#55
Dec1411, 04:08 PM

P: 56

and can you help me word this one out?
Part 1(b): Find conditions on a and r such that the sequence of partial sums of [itex]\sum_{k=0}^\infty ar^k[/itex] is a Cauchy sequence if and only if those conditions are satisfied. (Note that this means that the series is convergent if and only if those conditions are satisfied). 



#56
Dec1411, 04:18 PM

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PF Gold
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Don't forget what it is you're trying to do. You're looking for an N such that the following two statements are true: 1. N is a nonnegative integer. 2. For all integers n such that n≥N, [itex]\frac{99}{71}(0.01)^{n+1}<\varepsilon[/itex] There is obviously more than one such N. 



#57
Dec1411, 04:29 PM

P: 56

can you PLEASE help me figure out what my N is supposed to look like? I simply don't know how else to do it other than the way i did it above.
I BEG of you. BEG! I need to finish this!!! 



#58
Dec1411, 04:33 PM

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#59
Dec1411, 04:35 PM

P: 56

then help guide me into finding an N that works! Should it have logs in it? Should the N have epsilon in it? Why was my N wrong above?




#60
Dec1411, 04:44 PM

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I understand that this is important to you, but I don't want to tell you so much that I'm breaking the forum rules. Let me ask you this, is it at least clear to you that an N with the desired properties exist? Can you explain why such an N must exist?
Problem I (b) is easier than I thought it would be, but it's still kind of hard. You have made it harder for me to explain it to you by not answering the questions I asked here: 



#61
Dec1411, 04:59 PM

P: 56

i do realize there's an N so it satisfies both of those properties, i just don't know how to eliminate the logs so N is an integer. I've never done an example this ridiculous... All of my examples worked out nicely, so it's clear we'd just make N an integer/epsilon. How do i eliminate the logs when finding my N? Is it simply 71/99E +anything?
and i do understand what makes it cauchy, we pick any positive epsilon, and pick any two values down the line of the sequence and say the difference between the two is whatever we want it to be...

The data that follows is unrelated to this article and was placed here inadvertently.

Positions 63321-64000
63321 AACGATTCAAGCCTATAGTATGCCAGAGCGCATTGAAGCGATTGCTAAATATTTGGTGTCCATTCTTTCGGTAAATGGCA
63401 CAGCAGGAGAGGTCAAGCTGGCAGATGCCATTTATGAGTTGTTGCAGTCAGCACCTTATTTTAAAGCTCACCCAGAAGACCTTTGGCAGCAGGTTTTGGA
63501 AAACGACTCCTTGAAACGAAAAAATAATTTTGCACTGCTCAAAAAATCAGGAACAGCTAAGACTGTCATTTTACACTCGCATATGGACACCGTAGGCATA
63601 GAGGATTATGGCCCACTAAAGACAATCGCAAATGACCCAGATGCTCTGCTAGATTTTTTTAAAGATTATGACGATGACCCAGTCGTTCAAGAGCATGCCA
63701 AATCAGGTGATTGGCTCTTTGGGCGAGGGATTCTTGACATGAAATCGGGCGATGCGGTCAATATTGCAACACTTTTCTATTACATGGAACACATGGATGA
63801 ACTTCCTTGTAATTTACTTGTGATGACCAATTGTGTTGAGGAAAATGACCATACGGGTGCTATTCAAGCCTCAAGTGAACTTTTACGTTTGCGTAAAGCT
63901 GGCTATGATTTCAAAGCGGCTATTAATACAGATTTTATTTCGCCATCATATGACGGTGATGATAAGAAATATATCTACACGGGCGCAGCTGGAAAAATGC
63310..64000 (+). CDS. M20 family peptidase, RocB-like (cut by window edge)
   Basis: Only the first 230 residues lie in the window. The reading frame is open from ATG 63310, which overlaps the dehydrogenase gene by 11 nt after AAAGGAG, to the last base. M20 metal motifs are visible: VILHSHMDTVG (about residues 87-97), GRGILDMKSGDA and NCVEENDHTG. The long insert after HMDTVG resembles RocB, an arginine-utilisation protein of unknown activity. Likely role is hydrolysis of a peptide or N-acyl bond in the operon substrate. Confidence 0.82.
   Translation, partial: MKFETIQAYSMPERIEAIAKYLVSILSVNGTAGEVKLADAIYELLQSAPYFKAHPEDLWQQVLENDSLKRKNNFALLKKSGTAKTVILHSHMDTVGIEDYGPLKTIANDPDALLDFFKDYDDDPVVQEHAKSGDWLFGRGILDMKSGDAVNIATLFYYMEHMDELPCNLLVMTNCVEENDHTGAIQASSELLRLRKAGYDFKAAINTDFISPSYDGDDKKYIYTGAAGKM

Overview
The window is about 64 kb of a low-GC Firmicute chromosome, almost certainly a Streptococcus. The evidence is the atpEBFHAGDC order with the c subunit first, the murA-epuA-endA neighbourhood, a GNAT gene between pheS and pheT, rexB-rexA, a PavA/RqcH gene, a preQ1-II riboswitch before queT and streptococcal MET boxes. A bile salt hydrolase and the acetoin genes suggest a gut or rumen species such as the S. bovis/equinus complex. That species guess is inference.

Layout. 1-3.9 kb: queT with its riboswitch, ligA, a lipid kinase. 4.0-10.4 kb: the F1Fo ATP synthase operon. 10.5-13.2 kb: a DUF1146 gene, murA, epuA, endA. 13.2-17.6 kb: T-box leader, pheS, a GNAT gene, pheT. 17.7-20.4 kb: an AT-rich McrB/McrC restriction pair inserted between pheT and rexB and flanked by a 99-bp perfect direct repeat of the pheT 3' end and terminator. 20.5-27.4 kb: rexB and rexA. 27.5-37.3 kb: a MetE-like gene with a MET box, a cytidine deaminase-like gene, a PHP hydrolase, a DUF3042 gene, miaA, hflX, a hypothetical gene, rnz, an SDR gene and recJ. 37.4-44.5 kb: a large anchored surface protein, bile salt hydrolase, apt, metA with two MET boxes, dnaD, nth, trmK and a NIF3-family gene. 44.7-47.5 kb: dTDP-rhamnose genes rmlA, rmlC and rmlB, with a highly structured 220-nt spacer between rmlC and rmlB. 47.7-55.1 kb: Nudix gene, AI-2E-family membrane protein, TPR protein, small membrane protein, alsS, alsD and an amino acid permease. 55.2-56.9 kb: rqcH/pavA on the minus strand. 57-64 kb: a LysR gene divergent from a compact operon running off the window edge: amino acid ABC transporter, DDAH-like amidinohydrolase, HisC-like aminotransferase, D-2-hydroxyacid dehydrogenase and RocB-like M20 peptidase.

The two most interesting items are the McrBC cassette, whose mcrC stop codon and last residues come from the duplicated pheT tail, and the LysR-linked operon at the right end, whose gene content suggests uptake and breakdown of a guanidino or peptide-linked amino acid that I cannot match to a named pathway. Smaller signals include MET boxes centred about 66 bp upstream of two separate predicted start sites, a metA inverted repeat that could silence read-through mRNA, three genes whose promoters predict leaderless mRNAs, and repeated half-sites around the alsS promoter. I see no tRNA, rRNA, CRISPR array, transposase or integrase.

#62
Dec1411, 05:21 PM

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How do you find the N when you prove that 1/n→0? Let ε>0 be arbitrary. We want to prove that there's a natural number N such that for all integers n, n≥N implies 1/n0<ε. If we solve this for n, we get n>1/ε. But 1/ε isn't an integer either.




#63
Dec1411, 05:25 PM

P: 56

...so what's that mean? huh?
Can you just tell me what part of the N i calculated above is wrong? And how i can make it right? ie remove the denominator, add 1 to it, etc?? 



#64
Dec1411, 05:28 PM

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Definition: A series is convergent if and only if its sequence of partial sums is convergent. If the sequence is convergent, its limit is called the sum of the series. Theorem: A series with real terms is convergent if and only if its sequence of partial sums is a Cauchy sequence. You need to use this theorem to prove that your series is convergent. So the first thing you should write down is exactly what it means for your sequence of partial sums to be a Cauchy sequence. 



#65
Dec1411, 05:30 PM

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#66
Dec1411, 05:31 PM

P: 56

Fredrik, i'm sorry but i'm not following you and i don't have any more time to work on this. I HAVE AN EXAM TOMORROW MORNING. I haven't even started studying for it yet because i keep running around aimlessly on this! I specifically posted on here to get HELP and i'm just getting more confused.
Can you PLEASE try to make things more clear to guide me step by step so i can do these problems? Right now i need to know why my N was wrong. Can you follow my work that i scanned above? 



#67
Dec1411, 05:40 PM

P: 56

why can't i make my N= [ln(71/99E) / ln(100)] +1




#68
Dec1411, 05:43 PM

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#69
Dec1411, 05:47 PM

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#70
Dec1411, 05:50 PM

P: 56

on the scanned sheet, ignore the inequality, so N= everything to the right of the inequality sign.
and you mean the floor function? 



#71
Dec1411, 06:05 PM

P: 56

can anybody tell me where my cauchy proof doesn't look right so i can fix it??
And how to i answer the "determine the conditions on a and r..." question? 



#72
Dec1411, 06:15 PM

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I'm not sure I understand what you're doing in post #54. You wrote down [itex]71\big(1/100\big)^n < \varepsilon[/itex]. But we started with [itex]\frac{71}{99}\big(\frac{1}{100}\big)^{n+1} <\varepsilon[/itex]. Is there a first step that you didn't write out, where you replaced 99 by 100? If so, I think you did it wrong. However, there's no need to make any simplifications like replace 99 by 100. Your N doesn't have to be pretty. 


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